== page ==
Virginia Union University (VUU) alumni, namely Mingo Peterson, Juan Vincent, and Dr. James, recently returned from Uganda, specifically at the International University of Eastern Africa (IUEA). Their visit was graciously facilitated by Dr. Reginald Freeman and Dr. Deborah Freeman, who serves as Executive Directors in the "Bridging the Gap" program, a vital component of VUU's Office of Study Away, and esteemed members of the VUU community.
The "Bridging the Gap" program at Virginia Union University is pivotal in fostering international student engagement. It is designed to encourage VUU students to seize the opportunities presented by studying abroad, volunteering, and engaging in service-learning activities in Uganda, and vice versa. The program's overarching objective is to establish connections and enhance cultural understanding between our institution and other nations.
During their visit, Peterson, Vincent, and Dr. James actively participated in a distinctive mentoring initiative to educate and guide underprivileged children in Ugandan schools.
All three individuals are prominent members of VCAAM, the Virginia Union College for African American Men. This program steadfastly supports the academic pursuits of black male students within the university. Through their affiliation with VCAAM, they became acquainted with the prospect of international mentorship in Uganda.
When reflecting on their transformative experience, Peterson and Vincent expressed their profound enthusiasm for the program and the meaningful connections they forged with Ugandan students. Peterson articulated, "We demonstrated that, despite hailing from diverse nations and backgrounds, we share numerous commonalities. This program serves as a conduit for building bridges between our two countries, a much-needed endeavor."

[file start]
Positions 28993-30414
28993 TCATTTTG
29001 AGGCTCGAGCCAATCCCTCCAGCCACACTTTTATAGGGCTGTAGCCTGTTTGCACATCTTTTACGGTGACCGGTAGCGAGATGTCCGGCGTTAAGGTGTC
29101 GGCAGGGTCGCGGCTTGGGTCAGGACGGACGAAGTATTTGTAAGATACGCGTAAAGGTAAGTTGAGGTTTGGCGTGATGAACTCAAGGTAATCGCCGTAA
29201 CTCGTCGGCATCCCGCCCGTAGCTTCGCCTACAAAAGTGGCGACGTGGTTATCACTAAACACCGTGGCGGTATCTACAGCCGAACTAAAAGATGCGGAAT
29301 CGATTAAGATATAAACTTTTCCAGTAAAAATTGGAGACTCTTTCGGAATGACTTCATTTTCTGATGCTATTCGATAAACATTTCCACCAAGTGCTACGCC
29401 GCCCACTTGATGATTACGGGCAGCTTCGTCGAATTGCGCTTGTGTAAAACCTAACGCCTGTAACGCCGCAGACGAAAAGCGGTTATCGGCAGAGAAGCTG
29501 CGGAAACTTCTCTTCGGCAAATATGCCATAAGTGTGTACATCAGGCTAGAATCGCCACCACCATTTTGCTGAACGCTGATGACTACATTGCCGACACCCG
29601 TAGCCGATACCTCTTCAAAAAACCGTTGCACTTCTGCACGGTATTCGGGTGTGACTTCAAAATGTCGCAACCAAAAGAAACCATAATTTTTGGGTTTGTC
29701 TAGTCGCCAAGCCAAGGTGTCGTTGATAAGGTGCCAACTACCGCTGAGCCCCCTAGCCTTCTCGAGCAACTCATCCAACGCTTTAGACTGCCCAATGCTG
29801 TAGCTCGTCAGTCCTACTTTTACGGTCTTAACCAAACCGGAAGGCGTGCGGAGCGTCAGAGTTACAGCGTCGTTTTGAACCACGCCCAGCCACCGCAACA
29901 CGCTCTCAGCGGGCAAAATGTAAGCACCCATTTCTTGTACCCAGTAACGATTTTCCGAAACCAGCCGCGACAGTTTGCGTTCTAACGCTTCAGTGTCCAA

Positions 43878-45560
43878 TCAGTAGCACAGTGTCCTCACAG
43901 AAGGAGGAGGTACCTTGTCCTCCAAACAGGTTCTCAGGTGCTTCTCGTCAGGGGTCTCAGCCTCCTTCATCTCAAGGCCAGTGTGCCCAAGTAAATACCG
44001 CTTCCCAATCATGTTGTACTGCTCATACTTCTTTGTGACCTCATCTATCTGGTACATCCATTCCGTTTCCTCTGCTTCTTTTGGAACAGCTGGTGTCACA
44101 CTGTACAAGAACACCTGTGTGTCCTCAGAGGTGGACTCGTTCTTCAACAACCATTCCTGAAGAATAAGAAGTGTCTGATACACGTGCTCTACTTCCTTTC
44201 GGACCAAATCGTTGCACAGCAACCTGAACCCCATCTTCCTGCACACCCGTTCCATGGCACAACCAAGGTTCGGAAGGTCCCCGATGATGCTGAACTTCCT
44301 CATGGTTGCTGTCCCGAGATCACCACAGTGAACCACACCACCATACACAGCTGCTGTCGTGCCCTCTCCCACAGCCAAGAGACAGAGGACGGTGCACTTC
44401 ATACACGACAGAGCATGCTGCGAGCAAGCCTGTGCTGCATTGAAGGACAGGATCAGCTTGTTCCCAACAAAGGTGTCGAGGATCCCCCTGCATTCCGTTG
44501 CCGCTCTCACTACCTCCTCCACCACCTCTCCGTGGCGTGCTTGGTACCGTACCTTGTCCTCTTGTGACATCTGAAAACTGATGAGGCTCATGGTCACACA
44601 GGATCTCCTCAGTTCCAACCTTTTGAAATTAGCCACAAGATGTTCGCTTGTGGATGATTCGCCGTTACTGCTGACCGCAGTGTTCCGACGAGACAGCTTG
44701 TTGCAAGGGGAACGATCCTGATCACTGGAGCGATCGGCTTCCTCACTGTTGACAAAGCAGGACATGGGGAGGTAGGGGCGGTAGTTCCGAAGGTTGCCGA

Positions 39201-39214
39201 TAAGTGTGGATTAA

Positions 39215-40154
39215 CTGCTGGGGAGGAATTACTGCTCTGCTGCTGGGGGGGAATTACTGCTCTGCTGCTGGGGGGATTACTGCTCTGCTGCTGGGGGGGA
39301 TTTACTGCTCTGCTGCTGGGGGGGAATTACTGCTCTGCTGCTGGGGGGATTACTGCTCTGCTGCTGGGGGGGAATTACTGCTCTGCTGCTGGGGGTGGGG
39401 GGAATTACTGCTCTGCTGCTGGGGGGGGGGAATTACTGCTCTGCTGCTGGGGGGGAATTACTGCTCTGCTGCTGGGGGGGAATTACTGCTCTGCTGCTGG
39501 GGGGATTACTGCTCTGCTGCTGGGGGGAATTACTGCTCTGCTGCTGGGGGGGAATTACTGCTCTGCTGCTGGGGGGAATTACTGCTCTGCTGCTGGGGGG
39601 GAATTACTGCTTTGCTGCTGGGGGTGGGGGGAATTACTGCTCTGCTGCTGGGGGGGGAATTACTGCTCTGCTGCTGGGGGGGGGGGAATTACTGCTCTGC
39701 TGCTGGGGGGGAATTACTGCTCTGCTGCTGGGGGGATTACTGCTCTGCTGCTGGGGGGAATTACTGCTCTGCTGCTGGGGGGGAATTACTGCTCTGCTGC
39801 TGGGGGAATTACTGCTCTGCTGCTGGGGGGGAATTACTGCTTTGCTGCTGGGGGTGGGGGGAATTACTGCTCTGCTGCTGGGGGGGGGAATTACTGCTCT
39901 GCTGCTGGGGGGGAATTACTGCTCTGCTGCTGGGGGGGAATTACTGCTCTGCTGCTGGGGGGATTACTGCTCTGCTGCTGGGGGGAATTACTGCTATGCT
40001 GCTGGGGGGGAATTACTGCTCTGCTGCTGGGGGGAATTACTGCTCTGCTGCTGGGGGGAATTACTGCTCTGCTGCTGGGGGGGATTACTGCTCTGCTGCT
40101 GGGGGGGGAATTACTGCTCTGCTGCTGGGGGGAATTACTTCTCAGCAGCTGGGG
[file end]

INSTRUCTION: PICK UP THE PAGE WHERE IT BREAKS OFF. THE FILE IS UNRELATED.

Vincent, in particular, cherished his initial visit to primary schools, where he felt genuine acceptance and respect from the students. On the other hand, Peterson developed an affinity for Uganda's historical sites, particularly emphasizing the five kingdoms. Although they had the privilege of visiting three of these kingdoms, the Buganda and Bunyoro Kingdoms left an indelible impression on Peterson.
During their stay in a serene suburban neighborhood, they relished the opportunity to savor local delicacies, including matoke, goat meat, and a delightful assortment of fresh fruits. Remarkably, they even had the chance to pluck fruits directly from trees within the neighborhood.
Reflecting on the entire experience, Vincent shared, "The entire experience was truly remarkable. We encountered individuals who bore a striking resemblance to us, and despite the occasional jests about our accents, they embraced us wholeheartedly. Their campus was distinct, aesthetically pleasing, and remarkably affordable. We cherished every moment of our time there."
Now, the Office of Study Away at Virginia Union University is eager to expand the participation of VUU students in the Uganda program. Prospective VUU students are strongly encouraged to explore the myriad opportunities available for studying, serving, and growing in Uganda, thereby further enriching their academic journey.